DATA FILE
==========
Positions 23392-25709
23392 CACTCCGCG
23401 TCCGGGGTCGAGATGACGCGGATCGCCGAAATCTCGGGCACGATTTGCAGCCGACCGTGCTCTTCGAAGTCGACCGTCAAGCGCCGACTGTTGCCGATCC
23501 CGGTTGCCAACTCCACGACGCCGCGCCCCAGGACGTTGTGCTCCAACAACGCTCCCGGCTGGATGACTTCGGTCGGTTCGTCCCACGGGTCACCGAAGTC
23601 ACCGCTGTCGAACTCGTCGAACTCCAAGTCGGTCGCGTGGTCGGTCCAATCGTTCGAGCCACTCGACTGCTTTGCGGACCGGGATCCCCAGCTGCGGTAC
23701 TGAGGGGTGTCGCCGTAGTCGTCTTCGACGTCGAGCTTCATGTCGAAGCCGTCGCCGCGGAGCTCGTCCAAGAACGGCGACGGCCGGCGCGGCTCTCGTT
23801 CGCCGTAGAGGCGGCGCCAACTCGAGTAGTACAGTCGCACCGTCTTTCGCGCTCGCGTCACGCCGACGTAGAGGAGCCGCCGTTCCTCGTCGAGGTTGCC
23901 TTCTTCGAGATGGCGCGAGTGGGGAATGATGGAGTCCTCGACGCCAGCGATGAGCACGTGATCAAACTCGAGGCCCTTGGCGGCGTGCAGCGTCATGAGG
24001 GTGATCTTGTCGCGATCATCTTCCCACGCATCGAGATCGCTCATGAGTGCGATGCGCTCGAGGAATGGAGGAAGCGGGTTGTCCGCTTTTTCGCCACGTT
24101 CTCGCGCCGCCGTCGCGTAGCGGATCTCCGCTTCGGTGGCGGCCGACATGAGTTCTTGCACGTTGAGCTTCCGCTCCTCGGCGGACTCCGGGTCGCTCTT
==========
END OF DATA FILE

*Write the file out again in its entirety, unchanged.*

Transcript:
Positions 23392-25709
23392 CACTCCGCG
23401 TCCGGGGTCGAGATGACGCGGATCGCCGAAATCTCGGGCACGATTTGCAGCCGACCGTGCTCTTCGAAGTCGACCGTCAAGCGCCGACTGTTGCCGATCC
23501 CGGTTGCCAACTCCACGACGCCGCGCCCCAGGACGTTGTGCTCCAACAACGCTCCCGGCTGGATGACTTCGGTCGGTTCGTCCCACGGGTCACCGAAGTC
23601 ACCGCTGTCGAACTCGTCGAACTCCAAGTCGGTCGCGTGGTCGGTCCAATCGTTCGAGCCACTCGACTGCTTTGCGGACCGGGATCCCCAGCTGCGGTAC
23701 TGAGGGGTGTCGCCGTAGTCGTCTTCGACGTCGAGCTTCATGTCGAAGCCGTCGCCGCGGAGCTCGTCCAAGAACGGCGACGGCCGGCGCGGCTCTCGTT
23801 CGCCGTAGAGGCGGCGCCAACTCGAGTAGTACAGTCGCACCGTCTTTCGCGCTCGCGTCACGCCGACGTAGAGGAGCCGCCGTTCCTCGTCGAGGTTGCC
23901 TTCTTCGAGATGGCGCGAGTGGGGAATGATGGAGTCCTCGACGCCAGCGATGAGCACGTGATCAAACTCGAGGCCCTTGGCGGCGTGCAGCGTCATGAGG
24001 GTGATCTTGTCGCGATCATCTTCCCACGCATCGAGATCGCTCATGAGTGCGATGCGCTCGAGGAATGGAGGAAGCGGGTTGTCCGCTTTTTCGCCACGTT
24101 CTCGCGCCGCCGTCGCGTAGCGGATCTCCGCTTCGGTGGCGGCCGACATGAGTTCTTGCACGTTGAGCTTCCGCTCCTCGGCGGACTCCGGGTCGCTCTT